Macular Degeneration

Let’s discuss Macular Degeneration. The incidence of Macular Degeneration in the United States in people over 40 years of age is about 1.5%. There are two main forms of macular degeneration associated with ageing: Wet and Dry Macular Degeneration. Macular Degeneration results in injury to the most sensitive part of the retina, that changes light to vision, in the one area of the eye that can perceive the smallest details. People with Macular Degeneration may notice distortion where straight lines appear wavy and irregular. There may be Scotomas where they don’t see anything at all. Patients may look at an Amsler Grid, which looks like a piece of graph paper, each day. When new distortion is noticed, patients should see their Ophthalmologist immediately to detect and treat any possible Wet Macular Degeneration and rule out other causes of distortion. Wet macular degeneration is less common than dry macular degeneration. In Wet Macular degeneration an abnormal growth of blood vessels in retina, results in protein and blood leakage, scarring, and loss of the ability to see small details. Wet Macular Degeneration, is now treated most commonly with injections in the eye of substances, such as Avastin and Leucentis that cause the abnormal blood vessels to regress, stop leaking, and to not further injure the retina. In Dry Macular Degeneration, vitamins are prescribed to prevent deterioration of the Macular Photoreceptors. Macular degeneration may be aggravated by exposure to ultraviolet radiation. Protective eyeware may help eliminate exposure to ultraviolet radiation.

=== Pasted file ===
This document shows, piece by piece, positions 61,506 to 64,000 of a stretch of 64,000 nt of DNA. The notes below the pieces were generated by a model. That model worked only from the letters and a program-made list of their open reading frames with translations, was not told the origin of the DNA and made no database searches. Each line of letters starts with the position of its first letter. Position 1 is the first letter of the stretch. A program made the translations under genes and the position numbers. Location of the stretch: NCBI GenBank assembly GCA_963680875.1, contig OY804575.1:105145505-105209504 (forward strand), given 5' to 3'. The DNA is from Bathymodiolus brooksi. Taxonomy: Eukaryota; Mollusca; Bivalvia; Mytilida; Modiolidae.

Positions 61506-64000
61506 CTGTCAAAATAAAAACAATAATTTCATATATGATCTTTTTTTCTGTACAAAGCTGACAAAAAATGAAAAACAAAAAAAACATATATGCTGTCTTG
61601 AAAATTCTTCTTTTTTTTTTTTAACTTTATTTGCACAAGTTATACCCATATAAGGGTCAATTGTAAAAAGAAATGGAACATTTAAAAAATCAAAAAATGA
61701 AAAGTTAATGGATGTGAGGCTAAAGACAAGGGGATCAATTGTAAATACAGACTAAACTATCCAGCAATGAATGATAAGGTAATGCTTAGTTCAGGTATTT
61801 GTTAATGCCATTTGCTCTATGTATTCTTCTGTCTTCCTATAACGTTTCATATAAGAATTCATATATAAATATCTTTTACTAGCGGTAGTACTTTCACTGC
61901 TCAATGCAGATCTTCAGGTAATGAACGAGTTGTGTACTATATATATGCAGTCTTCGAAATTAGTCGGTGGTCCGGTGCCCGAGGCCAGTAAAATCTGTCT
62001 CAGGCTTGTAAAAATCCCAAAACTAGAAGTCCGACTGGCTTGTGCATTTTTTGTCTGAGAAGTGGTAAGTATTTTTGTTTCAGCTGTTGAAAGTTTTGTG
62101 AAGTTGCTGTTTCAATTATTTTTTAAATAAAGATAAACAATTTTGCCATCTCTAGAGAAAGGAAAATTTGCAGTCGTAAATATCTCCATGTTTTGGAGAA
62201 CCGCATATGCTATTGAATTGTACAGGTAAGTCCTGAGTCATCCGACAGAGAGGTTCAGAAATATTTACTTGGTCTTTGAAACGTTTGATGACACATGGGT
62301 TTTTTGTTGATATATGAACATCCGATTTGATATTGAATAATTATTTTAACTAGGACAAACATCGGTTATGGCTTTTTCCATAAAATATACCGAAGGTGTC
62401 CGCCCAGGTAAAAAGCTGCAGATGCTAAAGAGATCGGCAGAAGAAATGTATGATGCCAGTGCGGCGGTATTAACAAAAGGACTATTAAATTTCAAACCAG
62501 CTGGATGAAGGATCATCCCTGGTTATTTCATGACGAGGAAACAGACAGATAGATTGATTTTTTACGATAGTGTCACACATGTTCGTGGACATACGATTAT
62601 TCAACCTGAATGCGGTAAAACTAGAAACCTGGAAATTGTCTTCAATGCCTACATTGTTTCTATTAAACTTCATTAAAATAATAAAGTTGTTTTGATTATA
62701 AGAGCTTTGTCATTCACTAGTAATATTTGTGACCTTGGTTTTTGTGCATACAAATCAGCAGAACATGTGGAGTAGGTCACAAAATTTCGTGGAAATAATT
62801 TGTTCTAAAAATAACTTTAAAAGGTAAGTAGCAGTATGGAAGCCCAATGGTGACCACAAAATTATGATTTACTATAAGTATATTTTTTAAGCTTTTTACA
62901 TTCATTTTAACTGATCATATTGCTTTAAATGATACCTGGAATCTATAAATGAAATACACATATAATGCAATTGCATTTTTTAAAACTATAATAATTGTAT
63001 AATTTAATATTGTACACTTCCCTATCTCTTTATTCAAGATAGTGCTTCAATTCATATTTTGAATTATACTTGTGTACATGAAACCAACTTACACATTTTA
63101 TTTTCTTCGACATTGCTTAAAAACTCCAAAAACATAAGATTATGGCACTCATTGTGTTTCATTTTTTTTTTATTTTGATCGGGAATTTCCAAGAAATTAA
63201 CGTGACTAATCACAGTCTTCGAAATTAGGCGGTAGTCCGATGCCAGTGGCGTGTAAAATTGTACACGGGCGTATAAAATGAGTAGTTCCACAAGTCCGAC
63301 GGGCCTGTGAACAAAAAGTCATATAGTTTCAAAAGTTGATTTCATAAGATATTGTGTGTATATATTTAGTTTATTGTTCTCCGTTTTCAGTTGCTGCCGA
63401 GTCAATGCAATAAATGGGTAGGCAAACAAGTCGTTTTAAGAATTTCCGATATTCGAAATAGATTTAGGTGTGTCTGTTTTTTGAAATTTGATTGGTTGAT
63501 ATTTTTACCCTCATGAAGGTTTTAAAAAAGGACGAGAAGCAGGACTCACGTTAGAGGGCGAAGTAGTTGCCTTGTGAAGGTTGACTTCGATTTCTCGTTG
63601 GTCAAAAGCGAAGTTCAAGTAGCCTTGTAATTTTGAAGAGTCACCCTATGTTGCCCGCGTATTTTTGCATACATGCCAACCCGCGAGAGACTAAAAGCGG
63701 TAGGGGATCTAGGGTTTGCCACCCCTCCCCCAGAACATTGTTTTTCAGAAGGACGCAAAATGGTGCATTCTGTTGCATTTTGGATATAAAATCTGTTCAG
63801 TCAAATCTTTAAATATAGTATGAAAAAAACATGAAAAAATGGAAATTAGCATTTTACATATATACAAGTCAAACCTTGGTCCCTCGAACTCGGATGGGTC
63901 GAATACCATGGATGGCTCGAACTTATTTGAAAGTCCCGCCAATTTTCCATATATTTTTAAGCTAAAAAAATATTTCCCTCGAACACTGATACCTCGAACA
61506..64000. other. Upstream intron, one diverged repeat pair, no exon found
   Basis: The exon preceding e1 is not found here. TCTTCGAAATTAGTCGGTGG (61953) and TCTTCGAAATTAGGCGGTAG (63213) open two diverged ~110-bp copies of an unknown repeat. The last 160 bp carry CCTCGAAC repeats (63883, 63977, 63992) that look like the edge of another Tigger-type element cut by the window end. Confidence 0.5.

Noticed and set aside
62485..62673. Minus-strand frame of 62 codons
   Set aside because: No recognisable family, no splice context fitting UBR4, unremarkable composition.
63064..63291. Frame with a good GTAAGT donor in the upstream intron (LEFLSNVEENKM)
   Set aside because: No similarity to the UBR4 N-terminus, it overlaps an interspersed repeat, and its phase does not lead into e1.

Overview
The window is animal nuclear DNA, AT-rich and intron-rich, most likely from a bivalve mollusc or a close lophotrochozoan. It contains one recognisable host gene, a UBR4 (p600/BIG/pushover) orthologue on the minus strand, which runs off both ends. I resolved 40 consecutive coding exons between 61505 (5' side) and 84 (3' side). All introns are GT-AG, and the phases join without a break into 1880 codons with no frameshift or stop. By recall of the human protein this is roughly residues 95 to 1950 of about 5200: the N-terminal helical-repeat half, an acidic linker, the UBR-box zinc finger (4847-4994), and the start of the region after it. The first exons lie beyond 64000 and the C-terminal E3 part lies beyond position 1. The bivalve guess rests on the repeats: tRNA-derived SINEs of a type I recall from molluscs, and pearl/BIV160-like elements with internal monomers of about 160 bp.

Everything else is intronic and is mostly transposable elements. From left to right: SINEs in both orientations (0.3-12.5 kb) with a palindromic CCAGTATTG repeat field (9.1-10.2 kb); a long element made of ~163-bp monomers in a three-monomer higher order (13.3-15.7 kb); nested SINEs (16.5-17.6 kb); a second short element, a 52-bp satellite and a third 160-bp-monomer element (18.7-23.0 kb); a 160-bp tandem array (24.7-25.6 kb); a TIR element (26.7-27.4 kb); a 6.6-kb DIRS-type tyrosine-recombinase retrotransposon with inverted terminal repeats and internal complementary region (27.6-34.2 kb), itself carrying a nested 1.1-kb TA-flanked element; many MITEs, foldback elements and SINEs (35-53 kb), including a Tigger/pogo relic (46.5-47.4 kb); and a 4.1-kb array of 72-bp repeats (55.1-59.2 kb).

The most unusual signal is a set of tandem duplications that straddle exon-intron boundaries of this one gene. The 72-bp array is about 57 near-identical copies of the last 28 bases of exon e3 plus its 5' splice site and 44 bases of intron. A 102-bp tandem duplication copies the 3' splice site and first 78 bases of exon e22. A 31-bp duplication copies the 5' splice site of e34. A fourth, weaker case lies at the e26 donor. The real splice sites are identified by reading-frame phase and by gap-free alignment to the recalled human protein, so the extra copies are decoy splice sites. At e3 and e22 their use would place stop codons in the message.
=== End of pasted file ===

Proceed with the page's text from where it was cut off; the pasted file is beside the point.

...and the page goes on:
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TEL 847-677-2794


9150 Crawford Ave, Suite 201
Skokie, IL 60076

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As the COVID-19 (Coronavirus) pandemic and its impact continues to evolve, we remain focused on the health and safety of our patients, employees and our fellow community members. One main goal throughout this crisis is to provide the safest environment for everyone.

In response to the state of emergency declared at the federal level and at the recommendation of the Center for Disease Control and the American Academy of Ophthalmology, Stuart P. Sondheimer, M.D., S.C, will be only seeing urgent and post-surgical patients, until further notice.

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